RS: Some of the emotionally charged scenes. It was very daunting to listen to those scenes even at the narration level. Your instinctive reaction is, ‘Oh my God, how am I going to approach this scene?’ There are points in this character’s life that are very difficult, so you don’t know what it is going to be like. Those points in one’s life are very daunting. The climax gave me sleepless nights for an entire year! I would keep asking Bhansali questions and he would tell me, ‘You will do it (Laughs).’ Some of those scenes are part of an emotional memory that you tap into from your own life. You have to go back deep into your soul, to once again feel the way you did at that time. If you haven’t experienced anything like that, you have to rely on your imagination. And, amid all of that, we had to keep up with Mr Bhansali, who is like a charged-up bunny on the sets! As soon as he arrives on the sets, his ADs, actors and technicians begin chasing him, anxious to be given instructions and information. That is Mr Bhansali’s creative process and it is hard to keep up, especially when there are difficult scenes to perform. Those emotional scenes were very daunting. I wonder how they have turned out because I haven’t yet watched the entire film!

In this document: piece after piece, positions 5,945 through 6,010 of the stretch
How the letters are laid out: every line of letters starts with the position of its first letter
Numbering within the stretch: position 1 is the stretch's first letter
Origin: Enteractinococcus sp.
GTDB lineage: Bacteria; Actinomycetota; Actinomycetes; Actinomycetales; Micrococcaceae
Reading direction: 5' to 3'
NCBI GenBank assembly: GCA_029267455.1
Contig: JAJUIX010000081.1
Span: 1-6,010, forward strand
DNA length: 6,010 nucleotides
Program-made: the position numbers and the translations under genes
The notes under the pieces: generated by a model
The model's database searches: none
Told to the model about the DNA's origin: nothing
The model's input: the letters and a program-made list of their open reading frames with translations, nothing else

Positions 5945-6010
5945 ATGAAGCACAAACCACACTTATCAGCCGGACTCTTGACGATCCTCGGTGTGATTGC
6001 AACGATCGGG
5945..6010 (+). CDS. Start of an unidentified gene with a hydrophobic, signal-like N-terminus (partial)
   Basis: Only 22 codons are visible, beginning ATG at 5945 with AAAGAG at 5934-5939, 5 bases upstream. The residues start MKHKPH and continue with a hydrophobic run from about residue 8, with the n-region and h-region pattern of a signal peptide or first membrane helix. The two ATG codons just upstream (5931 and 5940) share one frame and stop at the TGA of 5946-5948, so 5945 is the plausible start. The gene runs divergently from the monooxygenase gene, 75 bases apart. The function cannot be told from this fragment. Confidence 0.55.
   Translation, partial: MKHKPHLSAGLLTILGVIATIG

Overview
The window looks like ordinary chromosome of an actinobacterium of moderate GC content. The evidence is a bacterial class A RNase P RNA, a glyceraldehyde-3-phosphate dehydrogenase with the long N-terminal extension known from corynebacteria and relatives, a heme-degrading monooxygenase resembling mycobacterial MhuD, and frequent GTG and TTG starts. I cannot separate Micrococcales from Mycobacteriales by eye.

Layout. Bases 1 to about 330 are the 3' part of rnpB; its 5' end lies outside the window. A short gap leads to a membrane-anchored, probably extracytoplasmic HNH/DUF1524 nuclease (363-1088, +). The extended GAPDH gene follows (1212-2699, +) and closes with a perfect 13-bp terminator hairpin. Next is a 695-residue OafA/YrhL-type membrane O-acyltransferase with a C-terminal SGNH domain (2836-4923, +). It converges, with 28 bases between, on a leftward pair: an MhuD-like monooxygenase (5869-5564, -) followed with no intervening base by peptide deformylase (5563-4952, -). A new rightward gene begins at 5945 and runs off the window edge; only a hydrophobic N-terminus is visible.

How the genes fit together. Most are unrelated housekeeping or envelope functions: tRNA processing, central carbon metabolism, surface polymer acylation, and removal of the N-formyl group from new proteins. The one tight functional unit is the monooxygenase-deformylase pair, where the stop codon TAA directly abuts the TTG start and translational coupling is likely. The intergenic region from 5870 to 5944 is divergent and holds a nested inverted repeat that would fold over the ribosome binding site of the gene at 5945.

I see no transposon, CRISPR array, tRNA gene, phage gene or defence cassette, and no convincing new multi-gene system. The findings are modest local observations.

BOI: Was it easier doing this film as you had worked with Bhansali before?
RS: Yes, it is easier because you are familiar with the man’s creative process. You have to go in, every morning, like a blank canvas; you can’t decide beforehand how you will execute a scene because everything is going to change while shooting. Sometimes, a six-page scene becomes a one-page scene or one sentence can become a monologue. You sleep araam se, and you need a minimum eight hours of sleep to function on Mr Bhansali’s set.

BOI: Finally, what do you think will happen on December 18? What are your expectations?
RS: I don’t know. I will be going to cinema halls, most probably, just to get a first-hand reaction.
DP: Bajirao is not a film; it’s going to be an experience.
RS: So I want to see the faces in the audience. 
Next Story
Share it